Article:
Purging the stereotype of 1990’s comics

I watched this video about Marvel’s pretty dismal reboot of some of their titles back in the 90’s, and on the whole its fine but uses the lazy stereotype of 90’s comics being all bulging Liefeldesque characters and really, not very good.

It seems to be the view of Millennial commentators that the 90’s were crap but the truth is the 90’s were probably the decade where one could still be surprised by what the mainstream would do with even Marvel producing quality work at the end of a decade where the majority of their output was instantly forgettable

Say the 90’s to a certain age and type of fan and they’ll think of Todd McFarlane’s Spider-Man or Spawn, Jim Lee’s X Men or Image work, but many will think instantly of this piece by Rob Liefeld .

There’s nothing defensible about that piece. In every way it is awful It represents a small part of 90’s comics. It doesn’t represent say, Preacher, Sandman, The Invisibles, Grendel, Love and Rockets, Sin City, Concrete, Nexus, Yummy Fur, From Hell, Bone and Hate plus many, many other titles showed a real diversity when one walked into a comic shop.Even mainstream superhero titles weren’t all bad with Marvels, Kingdom Come and enjoyable runs on Batman stood out in a decade where you could still get a variety in terms of comics.

But of course there were piles and piles of trash much of which still live in dealers 50p boxes but as a decade, the 90’s were more diverse and adventurous than most of your YouTube generation critics give it credit for. Indeed one could make the argument that it was a golden decade for comics and personally, I like to think it was as the number of great comics that came from that decade after the Cold War and before the War on Terror.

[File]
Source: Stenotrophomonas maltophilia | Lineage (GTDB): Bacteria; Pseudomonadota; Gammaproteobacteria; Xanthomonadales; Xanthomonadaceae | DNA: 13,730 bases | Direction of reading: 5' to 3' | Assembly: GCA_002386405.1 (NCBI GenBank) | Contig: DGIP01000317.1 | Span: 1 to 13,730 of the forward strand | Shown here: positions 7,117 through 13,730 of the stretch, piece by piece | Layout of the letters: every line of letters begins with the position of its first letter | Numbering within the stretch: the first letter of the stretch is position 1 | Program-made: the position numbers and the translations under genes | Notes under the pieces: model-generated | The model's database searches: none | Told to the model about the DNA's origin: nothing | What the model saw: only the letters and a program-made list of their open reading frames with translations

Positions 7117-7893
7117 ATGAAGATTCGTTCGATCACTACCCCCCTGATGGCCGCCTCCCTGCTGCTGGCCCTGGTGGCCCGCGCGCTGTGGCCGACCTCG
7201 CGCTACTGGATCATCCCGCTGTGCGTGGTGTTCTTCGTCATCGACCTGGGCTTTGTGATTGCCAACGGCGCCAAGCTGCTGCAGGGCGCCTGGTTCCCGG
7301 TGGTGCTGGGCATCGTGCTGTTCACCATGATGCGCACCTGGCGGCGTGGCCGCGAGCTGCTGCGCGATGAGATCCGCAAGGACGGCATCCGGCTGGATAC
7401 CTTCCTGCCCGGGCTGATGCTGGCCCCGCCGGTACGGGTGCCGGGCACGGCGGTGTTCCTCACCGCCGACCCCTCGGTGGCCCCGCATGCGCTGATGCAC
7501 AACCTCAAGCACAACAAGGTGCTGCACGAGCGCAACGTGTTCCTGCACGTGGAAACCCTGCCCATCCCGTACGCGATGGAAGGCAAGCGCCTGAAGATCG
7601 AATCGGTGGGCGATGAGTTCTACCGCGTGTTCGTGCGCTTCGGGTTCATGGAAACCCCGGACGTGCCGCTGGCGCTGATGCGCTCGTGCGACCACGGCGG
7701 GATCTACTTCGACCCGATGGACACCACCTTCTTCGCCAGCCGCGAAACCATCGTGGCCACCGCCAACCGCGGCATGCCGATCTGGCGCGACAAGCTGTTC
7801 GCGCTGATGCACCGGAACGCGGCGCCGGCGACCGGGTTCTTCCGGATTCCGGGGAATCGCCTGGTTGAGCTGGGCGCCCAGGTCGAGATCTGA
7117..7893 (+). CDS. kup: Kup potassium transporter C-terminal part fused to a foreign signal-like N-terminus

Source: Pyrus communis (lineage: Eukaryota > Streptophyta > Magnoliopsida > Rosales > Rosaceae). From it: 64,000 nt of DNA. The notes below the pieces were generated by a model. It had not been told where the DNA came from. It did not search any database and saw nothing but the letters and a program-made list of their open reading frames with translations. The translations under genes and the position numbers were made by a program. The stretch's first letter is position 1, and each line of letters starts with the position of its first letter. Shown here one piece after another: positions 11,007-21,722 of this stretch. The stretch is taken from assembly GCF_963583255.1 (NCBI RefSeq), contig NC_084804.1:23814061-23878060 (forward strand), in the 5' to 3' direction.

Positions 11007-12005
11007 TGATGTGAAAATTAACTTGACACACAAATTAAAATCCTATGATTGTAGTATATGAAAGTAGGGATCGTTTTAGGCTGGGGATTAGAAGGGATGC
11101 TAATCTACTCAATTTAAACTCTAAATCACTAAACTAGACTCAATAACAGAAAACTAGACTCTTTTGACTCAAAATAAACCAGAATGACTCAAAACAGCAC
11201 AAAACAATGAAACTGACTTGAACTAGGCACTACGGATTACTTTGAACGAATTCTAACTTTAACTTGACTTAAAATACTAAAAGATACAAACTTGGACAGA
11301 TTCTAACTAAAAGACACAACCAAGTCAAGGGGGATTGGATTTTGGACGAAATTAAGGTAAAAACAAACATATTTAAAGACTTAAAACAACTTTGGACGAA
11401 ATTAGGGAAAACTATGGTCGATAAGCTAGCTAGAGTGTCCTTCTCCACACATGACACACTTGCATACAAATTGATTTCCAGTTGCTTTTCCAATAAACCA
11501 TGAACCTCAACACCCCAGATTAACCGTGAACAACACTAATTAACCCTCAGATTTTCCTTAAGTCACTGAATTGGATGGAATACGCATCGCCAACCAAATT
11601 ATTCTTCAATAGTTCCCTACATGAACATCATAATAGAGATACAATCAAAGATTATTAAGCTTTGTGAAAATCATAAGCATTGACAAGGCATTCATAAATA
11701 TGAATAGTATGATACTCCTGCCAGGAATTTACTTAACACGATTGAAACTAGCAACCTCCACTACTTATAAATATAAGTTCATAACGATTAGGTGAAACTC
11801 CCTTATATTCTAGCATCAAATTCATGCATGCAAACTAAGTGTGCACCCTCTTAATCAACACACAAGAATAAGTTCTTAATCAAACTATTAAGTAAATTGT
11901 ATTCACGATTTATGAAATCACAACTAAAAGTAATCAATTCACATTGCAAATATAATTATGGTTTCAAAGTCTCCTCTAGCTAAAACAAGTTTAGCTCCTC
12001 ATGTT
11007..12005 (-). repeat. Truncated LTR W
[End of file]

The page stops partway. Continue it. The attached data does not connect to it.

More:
What happens is though, that there’s an assumption for history from people that look only at it from one point of view which is often the view of the lazy consensus. As is often the case the truth is more revealing, not to mention interesting than the commonly accepted view of it.

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What I thought of ‘Outlaw King’

The first thing to get over in David MacKenzie’s Outlaw King is that it’s a de facto Braveheart sequel. It’ll never admit to being so officially and while director and cast alike do refer to Mel Gibson’s film there’s nothing official to say it is, except for the fact that you need to have the knowledge of the story of William Wallace before entering this film.

What the film does do is tell the story of Robert the Bruce who fought the invading English army in the First War of Scottish Independence and in particular the story of the Bruce. Indeed for the first half hour or so it strives for historical accuracy as much as possible, barring a obviously telegraphed Chekov’s gun (well, more of a swordfight) in the first reel that pays off in the end. The first half hour is also tediously slow and dull with some of the only fun being when Chris Pine’s accent (which on the whole is fine) slips into his own, or some hybrid accent with a tough of William Shatner thrown in.

Then about half an hour in, Outlaw King kicks into gear, forgets about being a historical drama and decides to become a gore-soaked exploitation film as Pine’s Bruce starts his bloody war against the English, who also become less nuanced and more like the slaughtering, raping baddies the story needs them to be because we don’t want nuance, just leering baddies who we cheer being sliced graphically in half by a sword. In fact the best way Outlaw King works are the scenes where Robert’s forces are fighting superior numbers and winning because the film isn’t about history, but telling the myth.

Outlaw King also looks astonishing on a reasonably big telly, so it’ll look even better on a cinema screen. It uses the landscape of Scotland so well that it becomes it’s own character as it supports Robert on his struggle which ends here not at Bannockburn as those aware of their history may expect, but at the battle of Louden Hill (I assume just in case there’s enough demand for a sequel) is presented here as a muddy, bloody swamp of death and the aforementioned Chekov’s Sword is brought into play.